EN: Any through-lines? Overarching themes?
Megan: Of the shows seen with the PuSh Youth Academy, there were a number of recurring themes. From Jack Charles V. the Crown and Miss Understood, I took away from their personal stories a very important recounting of trauma, resilience, and transformation. Transformation was, in turn, also present in Vu, Leftovers, and L’immédiat—the possibilities of thought and imagination to transform quotidian life or to destabilize the status quo were exciting.
Celina: It would seem to be “the common made extraordinary,” but I’m not entirely sure. I think art is less about making everyday plights theatre-worthy, and more about showing us how beautiful it already is. Or funny. Or tragic. Or all of the above.
Nathan: The overarching themes were definitely in personal narratives, L’immédiat excepted. Leftovers, Jack Charles and Miss Understood all communicated personal stories in a very intimate way.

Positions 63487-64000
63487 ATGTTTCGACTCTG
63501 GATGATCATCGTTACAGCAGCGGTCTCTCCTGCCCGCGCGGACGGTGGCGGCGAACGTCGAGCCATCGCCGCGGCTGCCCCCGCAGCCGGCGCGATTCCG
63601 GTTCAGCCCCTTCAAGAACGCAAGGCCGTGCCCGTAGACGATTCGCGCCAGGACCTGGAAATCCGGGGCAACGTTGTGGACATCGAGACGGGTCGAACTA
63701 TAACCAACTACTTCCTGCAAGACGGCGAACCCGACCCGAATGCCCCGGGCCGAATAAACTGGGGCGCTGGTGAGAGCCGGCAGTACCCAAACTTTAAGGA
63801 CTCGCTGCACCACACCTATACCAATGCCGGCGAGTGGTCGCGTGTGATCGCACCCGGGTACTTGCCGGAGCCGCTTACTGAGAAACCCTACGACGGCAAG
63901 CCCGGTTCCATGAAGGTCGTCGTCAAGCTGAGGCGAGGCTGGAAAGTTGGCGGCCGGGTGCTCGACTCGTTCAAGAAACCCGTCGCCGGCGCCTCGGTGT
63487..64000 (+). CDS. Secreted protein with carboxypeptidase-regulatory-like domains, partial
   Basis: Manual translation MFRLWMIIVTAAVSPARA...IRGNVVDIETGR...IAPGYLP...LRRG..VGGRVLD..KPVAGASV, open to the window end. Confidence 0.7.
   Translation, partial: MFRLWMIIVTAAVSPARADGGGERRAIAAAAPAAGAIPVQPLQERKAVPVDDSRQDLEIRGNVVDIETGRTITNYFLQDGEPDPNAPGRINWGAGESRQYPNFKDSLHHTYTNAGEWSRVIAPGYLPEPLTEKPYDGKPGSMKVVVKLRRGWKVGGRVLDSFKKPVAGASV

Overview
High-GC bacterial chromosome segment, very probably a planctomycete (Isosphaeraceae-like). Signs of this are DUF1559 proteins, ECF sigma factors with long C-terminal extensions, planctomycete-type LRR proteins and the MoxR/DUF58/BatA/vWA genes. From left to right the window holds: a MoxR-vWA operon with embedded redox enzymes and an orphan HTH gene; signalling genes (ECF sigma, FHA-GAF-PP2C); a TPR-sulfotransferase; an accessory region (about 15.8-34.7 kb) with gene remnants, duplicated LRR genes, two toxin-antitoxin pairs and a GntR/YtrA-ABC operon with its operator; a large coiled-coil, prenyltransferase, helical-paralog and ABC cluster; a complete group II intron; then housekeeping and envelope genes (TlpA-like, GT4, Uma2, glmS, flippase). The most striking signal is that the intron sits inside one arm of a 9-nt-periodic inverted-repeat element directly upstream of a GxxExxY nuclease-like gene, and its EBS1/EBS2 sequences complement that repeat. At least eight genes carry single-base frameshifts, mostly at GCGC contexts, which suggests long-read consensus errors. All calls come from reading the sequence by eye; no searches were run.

EN: What is the value of performing arts? Especially through a youth lens?
Joyce: As a music student, I always highly valued live performing art. In the past I’ve always enjoyed live performances as there is always something magical about it. Seeing a show live and seeing a show that is recorded is completely different. As I’ve mentioned before the social factor plays a role as well as being present in the moment is also something that cannot be recreated in another time/space. Overall, I feel that all the shows that have been picked for the youth program were all very well made.
Megan: Performance is incredibly valuable, not just in the emancipatory possibilities of art, but also as a medium with the potential to disseminate socially relevant issues, impart knowledge, and represent a diverse range of stories and experiences that not all individuals may be privy to their daily lives. For youth especially, performing art can be a safe outlet for expression and a comfortable space for self-exploration.
Celina: They all made me think! So, great success! I think the greatest gift an artist can give us is the gift of wonder. I’m sure it’s a quote I’m stealing from someone much smarter than I, but it’s true. I walked away from every show in stunned silence. Youth need access to the kinds of experiences you can only get from live performance. And who knows? We could be informing the next generation of thinkers and doers and makers and dreamers. So it’s worth it to do the best we can. Because it is worthwhile.